Next came the trip to London. This was to discuss the case in person with my solicitor and dental advisor. The two people I dealt with were terrific. The dental advisor was calm and reassuring and the solicitor was a very assured medic who had gone into dental litigation – mainly on the defence side, but she admitted she occasionally prosecuted on behalf of the GDC. The main point of this meeting was to refine the paperwork case before it was put before the preliminary fitness to practice committee. On this committee, all the paperwork is looked at and they decide if the case needs to go to a hearing. This meeting was held at The Embankment, though I parked by Madame Tussauds near Baker Street (call me a masochist) and travelled across London. On the tube station, I remember speculating on whether throwing myself on the track, would hurt very much. At this meeting I can remember feeling pretty small and insignificant. Although my defenders were charming, I felt like I was like a tiny cog in the Parliament clock and I could be splattered like an ant, at a whim of the GDC.
And Then, The Call
Late one afternoon, some weeks after the London meeting, I received a call from my dental advisor. He told me that the preliminary committee had decided not to send my case to a hearing and I would get a letter from the GDC confirming this. I never read the letter. I remember feeling relieved and grateful to my exceptional defenders AND the GDC for seeing sense in what I knew was a ‘put up job,’ but it changed my attitude towards dentistry, patients and my colleagues, forever.
What It Did To My Practice
The whole process took about 18 months and I have to admit, I became even more fearful of dental patients after my experience. It made me realise that the most trivial mistakes or oversights could lead to serious threats to my career and it made me so cautious, I was referring WAY too many patients for procedures I had previously not worried about carrying out in practice, and taking WAY too many radiographs. I was spending an inordinate amount of time in explaining to patients risks and outcomes and it started to make my practice almost unviable. Even though I had no perio problems highlighted, I became obsessed with identifying patients as perio risks and would worry about them suing me for neglecting perio. It didn’t help that an exceptionally good dentist I knew in the Midlands had just received unfair national exposure in the papers thanks to a well-known dental litigation firm for ‘missed’ perio. But what the entire experience did teach me was, it doesn’t actually matter what you put in your notes, the patient is king and if they say you didn’t explain the procedure – even if it’s written down by you – then you didn’t explain the procedure. One of the most profound effects was that I feared patients being seen by colleagues, or worse, going to other practices, just in case they encountered another dentist like my buyer, with a God complex.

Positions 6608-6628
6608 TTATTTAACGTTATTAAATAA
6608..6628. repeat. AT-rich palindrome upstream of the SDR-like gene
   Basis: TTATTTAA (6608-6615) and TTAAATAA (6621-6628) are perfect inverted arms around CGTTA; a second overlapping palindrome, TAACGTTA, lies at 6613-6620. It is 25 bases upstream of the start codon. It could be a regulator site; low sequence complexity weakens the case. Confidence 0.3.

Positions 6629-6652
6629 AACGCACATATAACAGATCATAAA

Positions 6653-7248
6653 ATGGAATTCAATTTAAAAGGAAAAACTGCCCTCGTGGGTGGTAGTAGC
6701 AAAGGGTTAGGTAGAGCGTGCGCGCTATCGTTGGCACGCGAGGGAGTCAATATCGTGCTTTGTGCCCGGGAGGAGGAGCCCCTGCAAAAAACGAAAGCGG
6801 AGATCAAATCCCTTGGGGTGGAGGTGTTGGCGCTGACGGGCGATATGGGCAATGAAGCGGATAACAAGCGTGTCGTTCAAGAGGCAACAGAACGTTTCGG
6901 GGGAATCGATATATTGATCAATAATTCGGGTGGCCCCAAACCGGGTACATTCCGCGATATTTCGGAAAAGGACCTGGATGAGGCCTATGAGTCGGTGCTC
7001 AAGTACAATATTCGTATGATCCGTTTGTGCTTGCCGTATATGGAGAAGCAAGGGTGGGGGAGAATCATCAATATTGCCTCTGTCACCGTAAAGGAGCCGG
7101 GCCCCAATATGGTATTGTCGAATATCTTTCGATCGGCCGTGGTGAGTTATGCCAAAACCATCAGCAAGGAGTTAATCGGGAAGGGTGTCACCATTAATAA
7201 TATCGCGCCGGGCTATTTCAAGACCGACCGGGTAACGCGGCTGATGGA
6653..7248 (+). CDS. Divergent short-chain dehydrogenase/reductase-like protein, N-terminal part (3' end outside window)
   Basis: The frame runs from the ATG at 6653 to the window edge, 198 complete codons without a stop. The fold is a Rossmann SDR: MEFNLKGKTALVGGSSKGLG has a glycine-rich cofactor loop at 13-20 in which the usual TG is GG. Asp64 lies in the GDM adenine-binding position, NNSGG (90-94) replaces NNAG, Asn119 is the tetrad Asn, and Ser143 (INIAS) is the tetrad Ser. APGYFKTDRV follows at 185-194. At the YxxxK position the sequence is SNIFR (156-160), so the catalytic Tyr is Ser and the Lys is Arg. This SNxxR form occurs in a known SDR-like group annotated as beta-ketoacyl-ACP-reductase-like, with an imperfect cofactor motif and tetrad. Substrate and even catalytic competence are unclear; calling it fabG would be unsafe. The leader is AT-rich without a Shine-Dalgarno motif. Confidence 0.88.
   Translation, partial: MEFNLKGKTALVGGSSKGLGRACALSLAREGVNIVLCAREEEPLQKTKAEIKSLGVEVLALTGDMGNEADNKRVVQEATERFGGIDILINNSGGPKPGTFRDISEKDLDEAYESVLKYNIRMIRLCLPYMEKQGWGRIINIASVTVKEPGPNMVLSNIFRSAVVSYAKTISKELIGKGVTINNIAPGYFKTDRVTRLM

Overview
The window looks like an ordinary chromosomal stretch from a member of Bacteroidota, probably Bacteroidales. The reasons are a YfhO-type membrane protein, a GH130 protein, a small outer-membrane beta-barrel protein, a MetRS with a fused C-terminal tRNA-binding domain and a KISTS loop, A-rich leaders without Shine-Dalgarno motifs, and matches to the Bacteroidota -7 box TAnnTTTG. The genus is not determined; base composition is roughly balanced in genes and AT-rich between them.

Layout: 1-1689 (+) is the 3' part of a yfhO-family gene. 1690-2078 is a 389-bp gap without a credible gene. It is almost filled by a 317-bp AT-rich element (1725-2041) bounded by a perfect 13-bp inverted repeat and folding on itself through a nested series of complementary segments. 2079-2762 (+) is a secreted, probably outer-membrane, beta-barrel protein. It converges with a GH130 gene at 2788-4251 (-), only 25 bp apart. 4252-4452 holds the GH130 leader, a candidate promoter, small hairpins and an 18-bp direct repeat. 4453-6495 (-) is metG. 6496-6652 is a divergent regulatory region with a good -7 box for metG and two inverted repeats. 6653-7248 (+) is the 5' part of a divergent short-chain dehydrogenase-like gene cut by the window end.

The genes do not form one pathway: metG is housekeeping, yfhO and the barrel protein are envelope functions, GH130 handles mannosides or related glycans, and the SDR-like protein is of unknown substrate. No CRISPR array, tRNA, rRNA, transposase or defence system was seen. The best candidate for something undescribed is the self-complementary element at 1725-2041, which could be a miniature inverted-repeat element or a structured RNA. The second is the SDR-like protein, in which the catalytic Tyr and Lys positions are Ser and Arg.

I have no idea how I managed to hold myself together over the past few years – my GDC experience was also happening concurrently with civil litigation involving the buyer of my practice. I had support from my family and close colleagues, but one of the most helpful areas of comfort came from the local NHS Area Team who were quietly supportive in the background. As I said, my indemnity organisation advisor was superb and it was him and the solicitor who helped keep me grounded. But the biggest help was distracting myself by taking the p**s out of dentistry on Twitter. Fortunately, I retained a sense of humour.
What did I take away from the whole GDC experience? The process, once it got under way, was fair, although deeply unpleasant. The FTP preliminary committee fortunately saw through the whole business and I was happy to escape with a few minor criticisms. My main beef was that the whole process was so time consuming and during it, I really did feel like a Dentist Gone Bad.
They do say, that at some point you will go through a GDC experience at some point in your career, and unless you are like the idiot a few years ago, who used partially-used local anaesthetic cartridges on patients, you will survive. I did, thrice. Didn’t I say? Oops! My mistake.
Completely understand your post about stress when under a GDC investigation.
As a follow on, I have been following the case about tongue splitting where (an ex dentist) or anyone can bifidise a tongue and also pierce it yet not require GDC or CQC or performer number registration, any thoughts? The case to look up is on BBC news -search Brendan Mccarthy.